ENGL 2112 – World Literature - Modern, section 1 & 90
Dr. Eugene Ngezem10/21/14
A justifying Achebe’s title Things Fall Apart with Okonkwo Author Chinua Achebe speaks of a tribe that is united and resilient; nine villages that have their strong beliefs and customs but things falls apart for the villagers by the tongue, customs, and trickery of the “white man”. In Things Fall Apart Achebe not only shows the downfall of a whole clan but of one special character named Okonkwo. Okonkwo a stern and well respected warrior is brought to dismay leading to his own death, he is a symbolism of his own village soon to be fate for most in Africa. Men and women live to learn, accomplish, and make a means for themselves. When life constantly does not work out as most want it is perceived as though things are falling apart. Okonkwo endures this sense of everything failing, even blaming his chi, his title, his family and eventually his life are all lost. Okonkwo spent his entire childhood to rid himself of his father’s shadow, a lazy and irresponsible man that had no title, no authority, and held many debts. His father in his death was left with no respect or dignity and left Okonkwo with nothing. Fear of ending up like his father; weak and a failure drove Okonkwo to work hard, to become stern and even ill-tempered especially for anything weak and famine. Okonkwo fought to build respect from his village and surrounding villagers. Becoming the greatest wrestler in the nine villages, a wealthy farmer, conquering two out of four titles, and still young became one of the greatest men of his time. With two barns, three wives, and eight to ten children Okonkwo was at his high peak of life and was only climbing his ladder of success. Achebe did not write a story of a happy endings and fairytales and Okonkwo’s climb to success was short lived. During a funeral for his friend Okonkwo like many others honored their friend with gun fire, unfortunately Okonkwo’s bullet pierces his friend’s son in the heart killing him. Everything for Okonkwo spiraled down, him and his family were exiled for seven years, and his home burned down to please the gods. “He lost his place among the nine masked spirits who administered justice in the clan” (Achebe 171), and lost years in being able to take the highest titles in his clan. In one moment life is taking the path we seek and in another it seems to be falling apart and Okonkwo’s life was following such a way. Like everyone when life is not going the way one desires it is for a reason and Okonkwo’s uncle Uchendu reassured Okonkwo with such words that if life goes sour not to be melancholy but take the moment “when there is sorrow and bitterness find refuge in his motherland...allow sorrow to weigh you down and kill you, they (his wives and children) will all die in exile” (Achebe 134). Okonkwo being a strong man, did as he was told and took care of his family planning for his fight again to regain all he lost, but for this tragic character his title in his village was not the first nor last to collapse. Fear to be like his father created Okonkwo to hide is emotion and show any signs of weakness, compassion or love. With his heavy abusive hand and bad temper Okonkwo placed strain on his family. As ill-tempered and irate as Okonkwo was he still loved his people, his family and believed strongly of his gods, leading to his demise. When Okonkwo was told by his people to take in a young boy, an offering to settle an unlawful event, he did so. Although Okonkwo never showed love, the boy named Ikemefuna grew on Okonkwo to a point in which he wished the boy was his true son. When his faith and clan said that the boy must die he did not question it but did the dreadful act of killing him. When the boy ran to Okonkwo crying “my father, they have killed me! Dazed with fear, Okonkwo drew his machete and cut him down. He was afraid of being thought weak” (Achebe 61). Ikemefuna death had a snowball effect of negativity for Okonkwo, because of his own attitude and anger but maybe too his beliefs in his gods. Okonkwo lost another son later in the story his eldest born son Nwoye. Again Okonkwo fear thrived negativity, the distaste of his eldest son being weak and lazy, looking and acting like his own father caused Okonkwo to lay heavy hands towards Nwoye. Always hoping to break the “weakness” in Nwoye. The influence from Ikemefuna brought Nwoye to become more masculine and exhibit the behavior that Okwonkwo would be pleased to see, only to destroy that by killing the brother Nwoye wished Ikemefuna to be. Okwonkwo’s ways pushed Nwoye to bitterness and doubt of his clan’s beliefs, rules, and custom converting him to Christianity an “effeminate” act to Okonkwo, which caused “death” to Nwoye. An example of such feelings towards his once son was when he spoke to his other sons about being a man “You have all seen the great abomination of your brother. Now he is no longer my son or your brother” (Achebe 172). Okonkwo’s disastrous flaw of being terrified of looking weak like his father resulted in his impulsive behaviors, bringing a great misfortune and sorrow upon himself and his family. With the help of the Europeans or “ashy buttocks” (Achebe 174) beliefs Okonkwo’s entire existence fall apart leading to his own undignified death. Wrapped in the with a heart of war and anger, but also in his head strong customs, and being unchangeable Okonkwo takes matters into his own hands. Blood thirsty he kills one of the messengers of the white Christians. Believing the clan would do nothing that his people were weak and going to be destroyed, he took matters into his own hand ending his life rather than forfeiting to the ways of others or being punished by someone outside his people. Okonkwo’s own fear of not being manly, of others not being manly leads him to not only fall apart but to do the weakest act of his people and kill himself.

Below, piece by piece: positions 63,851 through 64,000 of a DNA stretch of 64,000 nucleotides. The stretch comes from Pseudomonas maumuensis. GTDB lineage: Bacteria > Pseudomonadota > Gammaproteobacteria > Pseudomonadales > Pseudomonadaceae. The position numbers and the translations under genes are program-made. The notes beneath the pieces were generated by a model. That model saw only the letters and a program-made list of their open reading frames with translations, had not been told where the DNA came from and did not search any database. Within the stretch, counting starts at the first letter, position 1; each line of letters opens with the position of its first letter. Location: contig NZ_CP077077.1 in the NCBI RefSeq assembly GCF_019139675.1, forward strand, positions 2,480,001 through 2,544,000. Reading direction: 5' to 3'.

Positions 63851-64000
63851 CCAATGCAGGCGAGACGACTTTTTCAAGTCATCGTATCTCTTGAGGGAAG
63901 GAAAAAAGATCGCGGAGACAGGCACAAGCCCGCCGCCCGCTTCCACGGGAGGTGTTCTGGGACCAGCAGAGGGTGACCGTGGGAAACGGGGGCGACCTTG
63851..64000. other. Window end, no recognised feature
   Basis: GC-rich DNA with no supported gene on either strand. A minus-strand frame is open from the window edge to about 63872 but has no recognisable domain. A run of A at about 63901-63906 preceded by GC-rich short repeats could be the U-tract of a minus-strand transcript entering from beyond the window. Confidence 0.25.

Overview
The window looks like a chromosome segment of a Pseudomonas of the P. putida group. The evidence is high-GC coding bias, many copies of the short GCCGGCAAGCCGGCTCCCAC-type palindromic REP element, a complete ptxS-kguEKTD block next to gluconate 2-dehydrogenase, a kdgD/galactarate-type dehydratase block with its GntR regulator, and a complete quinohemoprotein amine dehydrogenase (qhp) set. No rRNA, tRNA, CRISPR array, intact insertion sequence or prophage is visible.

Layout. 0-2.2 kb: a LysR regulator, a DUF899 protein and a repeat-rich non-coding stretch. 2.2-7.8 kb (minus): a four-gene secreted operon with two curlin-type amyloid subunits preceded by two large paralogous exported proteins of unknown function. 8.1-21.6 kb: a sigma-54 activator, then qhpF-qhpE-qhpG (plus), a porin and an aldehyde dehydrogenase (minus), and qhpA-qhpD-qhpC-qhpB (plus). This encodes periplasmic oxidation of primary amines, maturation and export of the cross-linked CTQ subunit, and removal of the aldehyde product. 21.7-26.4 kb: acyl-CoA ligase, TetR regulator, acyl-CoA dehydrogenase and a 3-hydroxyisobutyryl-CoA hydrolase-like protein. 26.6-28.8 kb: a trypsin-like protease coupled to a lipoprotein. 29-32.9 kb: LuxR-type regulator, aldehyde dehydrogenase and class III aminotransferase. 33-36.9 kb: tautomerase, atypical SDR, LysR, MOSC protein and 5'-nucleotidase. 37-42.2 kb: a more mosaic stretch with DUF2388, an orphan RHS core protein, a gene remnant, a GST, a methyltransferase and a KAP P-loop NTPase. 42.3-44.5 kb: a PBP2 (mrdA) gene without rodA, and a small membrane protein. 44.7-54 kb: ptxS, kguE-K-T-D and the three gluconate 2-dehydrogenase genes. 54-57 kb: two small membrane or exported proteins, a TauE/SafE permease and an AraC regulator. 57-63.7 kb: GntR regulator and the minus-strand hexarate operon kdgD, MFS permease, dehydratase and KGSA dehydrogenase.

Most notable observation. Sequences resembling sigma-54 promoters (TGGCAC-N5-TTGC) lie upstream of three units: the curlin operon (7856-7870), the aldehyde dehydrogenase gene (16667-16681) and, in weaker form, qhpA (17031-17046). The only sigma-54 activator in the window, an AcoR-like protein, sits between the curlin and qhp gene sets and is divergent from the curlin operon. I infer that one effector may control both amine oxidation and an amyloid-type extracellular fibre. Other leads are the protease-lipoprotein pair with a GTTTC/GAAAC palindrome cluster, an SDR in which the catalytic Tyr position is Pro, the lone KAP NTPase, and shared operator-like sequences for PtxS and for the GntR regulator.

Achebe, Chinua. Things Fall Apart. New York: First Anchor Books Edition, 1959. Print.